Exposure’ by Derek Adams -Reviewed

Reviewed ByEmma Lee
Exposure

‘Exposure’ Derek Adams

Dempsey & Windle dempseyandwindle.co.uk

ISBN 9781907435942, 54pp





Derek Adams draws on his own experience as a professional photographer to create a series of snapshots into the life of Lee Miller. Lee Miller learn photography from her then lover Man Ray and become ‘Vogue’ magazine’s war correspondent during the Second World War before retiring in her early forties with her husband and young son. After her death in 1977, her photographic archives were rediscovered. Whilst ‘Exposure’ is not a biography in poems, it does cover the key points of Lee Miller’s life including her experience of sex abuse at the hands of a sailor when on a trip to New York when she was aged seven, in ‘Afterwards (New York, 1914)’,


‘Home in Poughkeepsie
the doctor shakes his head,
delivers his hush-toned diagnosis.


Afterwards, Mama cries and hugs you,
tells you she loves you,
tells you that no one must know.’


In ‘Meeting Man Ray (Paris, 1929)’, after ‘I chase him all over Paris’, 


‘I make him drive me in his car;
for two weeks, I don’t leave his side.
‘I am Lee; I will be your lover.’


Back in Paris, Kiki throws plates, spits words
I don’t know, in an accent I can’t understand,
as she chases after him all over Montparnasse.


So it is settled, artist and muse –
master and student, in art and in love.
‘My name is Lee and I am your mistress.’


Man Ray espouses free love, but he buys a pistol,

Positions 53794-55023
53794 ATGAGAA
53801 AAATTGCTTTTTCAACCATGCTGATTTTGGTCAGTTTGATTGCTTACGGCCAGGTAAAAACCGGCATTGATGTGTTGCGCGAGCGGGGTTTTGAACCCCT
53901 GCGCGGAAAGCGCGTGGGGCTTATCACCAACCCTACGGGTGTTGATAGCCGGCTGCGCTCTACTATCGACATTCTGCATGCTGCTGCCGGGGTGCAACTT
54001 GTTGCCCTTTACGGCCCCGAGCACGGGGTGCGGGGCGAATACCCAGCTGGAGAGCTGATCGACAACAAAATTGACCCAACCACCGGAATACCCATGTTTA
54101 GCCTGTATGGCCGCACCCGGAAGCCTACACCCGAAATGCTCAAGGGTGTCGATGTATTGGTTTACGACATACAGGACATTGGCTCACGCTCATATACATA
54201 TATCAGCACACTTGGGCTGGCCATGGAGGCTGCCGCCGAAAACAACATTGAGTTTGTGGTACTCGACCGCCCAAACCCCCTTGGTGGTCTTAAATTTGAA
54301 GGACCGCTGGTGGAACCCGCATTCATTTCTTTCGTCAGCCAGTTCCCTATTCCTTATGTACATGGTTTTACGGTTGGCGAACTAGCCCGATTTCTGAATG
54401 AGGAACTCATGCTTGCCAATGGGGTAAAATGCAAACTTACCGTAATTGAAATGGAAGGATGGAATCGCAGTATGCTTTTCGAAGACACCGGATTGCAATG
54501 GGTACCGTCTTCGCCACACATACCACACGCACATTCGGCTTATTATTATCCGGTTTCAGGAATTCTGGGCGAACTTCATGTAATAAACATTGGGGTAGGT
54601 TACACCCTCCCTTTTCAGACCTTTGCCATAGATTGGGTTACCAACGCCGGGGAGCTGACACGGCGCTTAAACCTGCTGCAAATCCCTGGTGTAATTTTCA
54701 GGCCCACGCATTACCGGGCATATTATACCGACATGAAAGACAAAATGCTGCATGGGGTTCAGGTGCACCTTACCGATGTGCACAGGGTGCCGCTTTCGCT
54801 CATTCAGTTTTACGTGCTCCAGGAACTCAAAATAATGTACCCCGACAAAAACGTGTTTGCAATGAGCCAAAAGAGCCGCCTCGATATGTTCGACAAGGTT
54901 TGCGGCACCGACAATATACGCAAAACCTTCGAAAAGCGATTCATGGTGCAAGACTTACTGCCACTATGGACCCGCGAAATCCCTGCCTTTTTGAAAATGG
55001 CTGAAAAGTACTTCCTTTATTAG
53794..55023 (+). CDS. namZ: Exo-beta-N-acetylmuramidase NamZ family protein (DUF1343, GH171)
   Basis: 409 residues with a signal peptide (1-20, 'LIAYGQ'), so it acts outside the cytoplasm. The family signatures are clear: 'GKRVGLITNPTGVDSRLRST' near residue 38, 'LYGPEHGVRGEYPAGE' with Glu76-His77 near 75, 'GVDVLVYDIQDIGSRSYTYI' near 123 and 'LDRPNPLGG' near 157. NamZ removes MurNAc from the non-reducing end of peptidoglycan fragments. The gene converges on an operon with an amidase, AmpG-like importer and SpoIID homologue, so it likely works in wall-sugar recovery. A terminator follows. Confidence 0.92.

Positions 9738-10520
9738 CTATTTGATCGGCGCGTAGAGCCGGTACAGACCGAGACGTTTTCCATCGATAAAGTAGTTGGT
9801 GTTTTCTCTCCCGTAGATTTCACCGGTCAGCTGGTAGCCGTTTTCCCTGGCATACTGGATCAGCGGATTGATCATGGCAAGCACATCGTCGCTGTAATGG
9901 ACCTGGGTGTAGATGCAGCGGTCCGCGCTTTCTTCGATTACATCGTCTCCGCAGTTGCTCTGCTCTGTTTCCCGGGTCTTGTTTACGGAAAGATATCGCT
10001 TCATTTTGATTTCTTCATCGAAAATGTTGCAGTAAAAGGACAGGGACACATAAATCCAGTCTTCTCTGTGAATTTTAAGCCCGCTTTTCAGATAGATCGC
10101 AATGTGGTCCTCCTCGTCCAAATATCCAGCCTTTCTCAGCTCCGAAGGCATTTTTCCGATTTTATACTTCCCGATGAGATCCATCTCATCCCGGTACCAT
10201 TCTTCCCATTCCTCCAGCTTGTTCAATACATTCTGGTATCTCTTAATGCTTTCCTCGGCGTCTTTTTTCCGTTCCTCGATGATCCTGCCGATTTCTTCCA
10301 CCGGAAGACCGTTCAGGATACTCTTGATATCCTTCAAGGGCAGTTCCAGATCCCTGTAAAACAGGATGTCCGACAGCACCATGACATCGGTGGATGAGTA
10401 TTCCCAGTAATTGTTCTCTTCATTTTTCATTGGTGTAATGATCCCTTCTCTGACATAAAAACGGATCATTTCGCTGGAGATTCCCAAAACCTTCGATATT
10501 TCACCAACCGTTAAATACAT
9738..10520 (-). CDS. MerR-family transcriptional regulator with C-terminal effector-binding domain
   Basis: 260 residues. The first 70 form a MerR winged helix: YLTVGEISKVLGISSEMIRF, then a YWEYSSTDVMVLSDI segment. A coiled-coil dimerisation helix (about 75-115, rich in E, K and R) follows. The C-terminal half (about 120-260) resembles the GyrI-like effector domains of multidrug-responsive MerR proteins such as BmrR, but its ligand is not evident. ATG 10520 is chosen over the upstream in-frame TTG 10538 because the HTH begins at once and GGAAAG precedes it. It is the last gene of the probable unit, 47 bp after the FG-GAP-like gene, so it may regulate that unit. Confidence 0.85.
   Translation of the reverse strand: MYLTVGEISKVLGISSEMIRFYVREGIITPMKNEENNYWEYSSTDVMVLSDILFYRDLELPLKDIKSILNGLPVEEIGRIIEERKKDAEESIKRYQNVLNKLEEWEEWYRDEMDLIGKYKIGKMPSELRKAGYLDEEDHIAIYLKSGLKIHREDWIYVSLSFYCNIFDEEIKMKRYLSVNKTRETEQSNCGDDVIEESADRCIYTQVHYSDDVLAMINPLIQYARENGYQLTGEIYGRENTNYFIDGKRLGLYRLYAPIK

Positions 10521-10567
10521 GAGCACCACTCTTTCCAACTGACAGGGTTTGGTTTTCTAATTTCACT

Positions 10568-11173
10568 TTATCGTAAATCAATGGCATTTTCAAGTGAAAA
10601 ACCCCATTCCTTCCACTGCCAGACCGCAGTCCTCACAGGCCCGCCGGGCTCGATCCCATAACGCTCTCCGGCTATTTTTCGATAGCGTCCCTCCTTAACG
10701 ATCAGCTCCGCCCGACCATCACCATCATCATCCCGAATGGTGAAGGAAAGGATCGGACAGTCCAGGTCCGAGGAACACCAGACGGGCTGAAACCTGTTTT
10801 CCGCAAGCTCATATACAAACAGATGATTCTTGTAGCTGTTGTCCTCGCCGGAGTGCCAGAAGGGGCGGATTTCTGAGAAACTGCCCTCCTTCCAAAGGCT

waves it at Julian, Aziz, anyone I sleep with.
Man Ray chases after me all over Paris.’


It encapsulates all the makings of an explosive relationship: a determined young woman, a jealous, driven man and a language barrier. When it works, it does so brilliantly. In ‘Solarisation (Parish 1930)’, an accident, 


‘A thrown switch
and colloidal silver,
struck by light, blackens,


reversing the negative’s
transparent background’


Leads to, 


‘Man Ray seizes the idea,
poses Lee against
a plain background;


exposes her profile
and re-exposes
in the darkroom tray.


The result, a Mackie line
borders her pensive
features and Marcelled hair,


isolating her
within a
personal darkness.’


It’s a haunting portrait of someone carrying a destructive secret of trauma from childhood sexual abuse. The poem’s stark, short lines build not just a description of the photograph, but also its subject. There’s another haunting image in ‘Lee at War (Germany, 1945)’, after drawing a picture of Lee Miller in her customised helmet and obligatory battered typewriter, the poem turns to a photograph,


‘I can see her now in
Dave Scherman’s photo,
naked in Hitler’s bath tub,


her great army boots on the floor,
dirt from Dachau
stamped into the rug.’


The image of Lee Miller is the bathtub is shocking but Derek Adams draws the reader’s attention down to the army boots and dirt, signifying that this is more important. She also photographed the concentration camps and recorded the horrors of the war so her nakedness is a reflection of what she was exposed to. Her experiences from earlier abuse and as war photographer left her with PTSD, captured in ‘The Long Man (Sussex, 1949)’ where the long man is a chalk figure on the slopes of a hill visible from Lee Miller’s home, 


‘A giant figure overlooking my life,
it seems he has been there forever,
dominating from a distance,


hidden in the mist,
appearing and disappearing
with the seasons.’


The figure is metaphorical and literal. Lee Miller, like most women of her time, lived a life defined by and dominated by the men she was with. The figure could also represent her childhood trauma, which never left her.


In “Exposure” Derek Adams has created a series of biographical incidents which, when pieced together create a biographical account of Lee Miller. Each poem offers an insight into the subject’s life, connecting the person who was a talented artist and photographer with the woman who bore trauma and faded from public view. Steadily, each cumulates to a perceptive, poignant collection.

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